While a few of IRI’s top 20 wouldn’t fit under the Brewer’s Association’s definition of a craft brewer, BA’s Watson didn’t argue the point. In fact, he noted that “regional breweries” – which the Brewers Association says can produce up to 6 million barrels – produced roughly 79% of craft beer’s total volume in 2014, when they comprised just 135 of craft’s 3,418 breweries.
“I certainly think that the 80-20 rule still applies, where there’s a small number of SKUs that make up the vast majority of volume,” he says. “There are only 150 to 160 regionals, maybe a few more this year, and they’re producing the vast majority of volume, so their SKUs will be driving the majority of the volume. The flip side of that is when you look into the SKUs off-premise; the vast majority of those are pretty small and, while they do add up to a lot of volume when you put them all together, in their home markets they’re still small brands.”
Overall, that isn’t such a bad thing. Despite all of the (OK, our) fretting about an impending #SKUpocalypse, Watson notes that SKUs from smaller brewers tend to be more locally focused, which dovetails nicely with beer drinkers’ interests. As Nielsen noted last year, 56% of beer drinkers think of “craft” as small and local. On top of that, while just 45% of beer drinkers think it’s important that their beer is brewed locally, 53% of drinkers ages 21 to 34 think so. Among craft beer drinkers, that sentiment resonates with 52% of all drinkers and 55% of younger drinkers.
However, this only makes certain markets friendlier for SKUs. Alabama, for example, has roughly two dozen breweries and less than 1 per 100,000 drinking-age adults. However, Nielsen notes that craft beer volume in Birmingham jumped 63% last year with help from friendlier beer laws, and craft beer’s portion of the overall beer market grew to 5.6%. Meanwhile, Oregon has roughly 250 breweries and more than 7 per 100,000 – including about 70 in Portland alone. As Nielsen notes, craft’s share of the market in Portland is 43%. That’s great for craft beer overall, but tough for any new brewer trying to penetrate that brewery-rich market.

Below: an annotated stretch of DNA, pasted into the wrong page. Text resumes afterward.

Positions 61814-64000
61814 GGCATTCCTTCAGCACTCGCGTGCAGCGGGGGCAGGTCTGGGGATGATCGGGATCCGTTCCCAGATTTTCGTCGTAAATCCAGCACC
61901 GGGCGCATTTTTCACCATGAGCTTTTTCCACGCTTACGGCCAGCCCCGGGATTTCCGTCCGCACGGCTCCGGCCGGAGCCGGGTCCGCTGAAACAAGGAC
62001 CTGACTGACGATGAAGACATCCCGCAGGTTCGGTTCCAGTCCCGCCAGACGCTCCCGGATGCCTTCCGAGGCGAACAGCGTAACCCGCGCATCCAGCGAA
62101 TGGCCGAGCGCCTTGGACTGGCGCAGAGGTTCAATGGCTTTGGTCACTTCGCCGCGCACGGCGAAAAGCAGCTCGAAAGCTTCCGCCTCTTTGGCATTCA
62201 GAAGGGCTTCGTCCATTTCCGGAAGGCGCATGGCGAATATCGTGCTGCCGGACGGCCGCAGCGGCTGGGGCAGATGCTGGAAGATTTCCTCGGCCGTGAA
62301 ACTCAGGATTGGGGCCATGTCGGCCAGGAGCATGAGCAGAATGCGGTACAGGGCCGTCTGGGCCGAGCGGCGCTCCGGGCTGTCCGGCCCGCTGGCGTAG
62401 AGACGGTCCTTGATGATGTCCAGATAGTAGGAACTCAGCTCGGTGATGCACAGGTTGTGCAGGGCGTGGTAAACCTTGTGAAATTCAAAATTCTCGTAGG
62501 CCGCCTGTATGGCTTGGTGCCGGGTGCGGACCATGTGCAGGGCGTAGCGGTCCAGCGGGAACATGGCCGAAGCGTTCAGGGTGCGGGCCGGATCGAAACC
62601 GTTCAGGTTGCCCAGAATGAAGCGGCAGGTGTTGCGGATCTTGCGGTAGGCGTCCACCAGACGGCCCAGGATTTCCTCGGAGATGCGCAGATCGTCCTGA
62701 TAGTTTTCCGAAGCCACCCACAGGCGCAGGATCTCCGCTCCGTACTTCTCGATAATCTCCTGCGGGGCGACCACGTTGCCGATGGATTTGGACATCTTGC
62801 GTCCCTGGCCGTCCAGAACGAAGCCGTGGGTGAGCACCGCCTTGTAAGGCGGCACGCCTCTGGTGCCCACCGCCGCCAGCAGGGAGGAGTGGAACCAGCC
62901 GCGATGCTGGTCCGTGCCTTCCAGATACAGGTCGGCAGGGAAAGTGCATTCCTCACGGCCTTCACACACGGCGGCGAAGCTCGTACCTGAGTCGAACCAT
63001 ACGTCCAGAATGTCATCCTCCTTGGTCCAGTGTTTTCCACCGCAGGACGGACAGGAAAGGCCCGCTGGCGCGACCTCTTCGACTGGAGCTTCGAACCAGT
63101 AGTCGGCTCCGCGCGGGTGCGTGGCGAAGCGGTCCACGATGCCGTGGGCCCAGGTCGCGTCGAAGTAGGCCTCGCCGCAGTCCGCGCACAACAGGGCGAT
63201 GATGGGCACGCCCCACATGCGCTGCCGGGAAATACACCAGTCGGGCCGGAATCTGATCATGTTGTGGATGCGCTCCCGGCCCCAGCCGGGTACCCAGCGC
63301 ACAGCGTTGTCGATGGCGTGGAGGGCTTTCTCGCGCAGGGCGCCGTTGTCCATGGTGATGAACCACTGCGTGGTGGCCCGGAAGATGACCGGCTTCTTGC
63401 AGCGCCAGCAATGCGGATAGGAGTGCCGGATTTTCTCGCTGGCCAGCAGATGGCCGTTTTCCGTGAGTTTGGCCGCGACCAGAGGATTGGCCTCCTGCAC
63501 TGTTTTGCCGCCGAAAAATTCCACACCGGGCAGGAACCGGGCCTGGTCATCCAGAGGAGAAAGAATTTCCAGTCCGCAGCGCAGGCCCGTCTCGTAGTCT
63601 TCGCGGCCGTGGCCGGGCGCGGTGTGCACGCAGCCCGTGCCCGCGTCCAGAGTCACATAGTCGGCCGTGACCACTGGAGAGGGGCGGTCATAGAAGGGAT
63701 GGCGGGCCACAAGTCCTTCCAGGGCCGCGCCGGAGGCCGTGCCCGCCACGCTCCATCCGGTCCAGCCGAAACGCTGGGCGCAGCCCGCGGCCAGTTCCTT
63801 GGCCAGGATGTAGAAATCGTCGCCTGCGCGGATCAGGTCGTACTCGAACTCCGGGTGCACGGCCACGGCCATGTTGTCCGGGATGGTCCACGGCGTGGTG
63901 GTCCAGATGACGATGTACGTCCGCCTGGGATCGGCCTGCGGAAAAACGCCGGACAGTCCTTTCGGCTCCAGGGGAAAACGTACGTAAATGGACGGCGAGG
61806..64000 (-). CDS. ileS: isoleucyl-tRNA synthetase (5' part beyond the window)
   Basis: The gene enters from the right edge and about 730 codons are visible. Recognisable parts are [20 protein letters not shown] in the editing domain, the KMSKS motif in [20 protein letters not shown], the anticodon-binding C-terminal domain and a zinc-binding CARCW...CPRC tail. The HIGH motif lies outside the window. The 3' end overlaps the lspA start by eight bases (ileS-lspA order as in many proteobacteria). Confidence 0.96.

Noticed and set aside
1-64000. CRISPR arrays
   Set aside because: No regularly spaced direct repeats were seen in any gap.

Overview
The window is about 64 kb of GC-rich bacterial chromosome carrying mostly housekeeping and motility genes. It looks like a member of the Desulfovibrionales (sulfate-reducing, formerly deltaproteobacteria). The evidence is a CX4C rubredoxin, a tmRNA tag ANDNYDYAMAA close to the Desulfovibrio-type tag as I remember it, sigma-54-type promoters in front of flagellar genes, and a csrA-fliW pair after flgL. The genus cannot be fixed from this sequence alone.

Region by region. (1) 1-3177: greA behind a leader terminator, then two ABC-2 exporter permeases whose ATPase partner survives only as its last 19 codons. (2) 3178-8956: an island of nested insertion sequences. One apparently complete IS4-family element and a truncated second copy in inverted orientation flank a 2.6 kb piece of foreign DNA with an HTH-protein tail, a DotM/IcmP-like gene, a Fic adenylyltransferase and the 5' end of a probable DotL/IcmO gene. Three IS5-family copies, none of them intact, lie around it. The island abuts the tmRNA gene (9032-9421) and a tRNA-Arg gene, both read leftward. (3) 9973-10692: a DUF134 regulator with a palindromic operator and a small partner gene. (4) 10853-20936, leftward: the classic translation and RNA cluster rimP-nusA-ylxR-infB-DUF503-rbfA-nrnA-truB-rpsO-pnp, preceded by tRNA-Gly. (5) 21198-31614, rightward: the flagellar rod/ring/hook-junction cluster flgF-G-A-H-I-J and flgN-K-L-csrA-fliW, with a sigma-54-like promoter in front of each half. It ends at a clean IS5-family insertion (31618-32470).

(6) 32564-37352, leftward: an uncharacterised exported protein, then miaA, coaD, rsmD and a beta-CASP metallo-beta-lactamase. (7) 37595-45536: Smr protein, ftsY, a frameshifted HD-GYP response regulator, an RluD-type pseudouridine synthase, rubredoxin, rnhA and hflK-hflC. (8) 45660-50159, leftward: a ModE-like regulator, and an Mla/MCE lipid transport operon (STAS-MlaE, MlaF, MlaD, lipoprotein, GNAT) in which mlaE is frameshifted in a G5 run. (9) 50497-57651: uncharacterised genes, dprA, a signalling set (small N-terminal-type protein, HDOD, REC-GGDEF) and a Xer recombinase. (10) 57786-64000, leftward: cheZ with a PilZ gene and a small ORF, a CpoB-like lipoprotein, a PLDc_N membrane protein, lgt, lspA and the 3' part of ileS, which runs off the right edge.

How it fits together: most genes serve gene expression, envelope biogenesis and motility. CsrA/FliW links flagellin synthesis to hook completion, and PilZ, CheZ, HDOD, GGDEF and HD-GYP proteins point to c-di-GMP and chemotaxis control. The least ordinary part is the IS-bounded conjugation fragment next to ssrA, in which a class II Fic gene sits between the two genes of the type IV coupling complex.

“Portland is a great example of a place where, if you put a new beer on tap, you might have to bump one off,” Watson says. “I don’t think there are a lot of places that are going to be adding another SKU or adding another tap.”
Watson notes that there’s a bit more room for competitors in shops and supermarkets than there is in bars and taprooms, but there’s no room for error. He points to the glut of pumpkin beers still lingering from fall and says that poor forecasting by breweries led them to miscalculate the growth of seasonal beers. In contrast, he points out that the addition of new year-round brands has actually helped brewers like Sierra Nevada, Samuel Adams and New Belgium.
In that growing, crowding marketplace, analysis and statistics matter almost as much to the sale of beer as the quality of the beer itself. While it helps to have your brewing down to a science, a broadening wall of beer brands and packaging suggests breweries might want to polish up their math a bit … or at least buy a statistician or economist a pint every so often.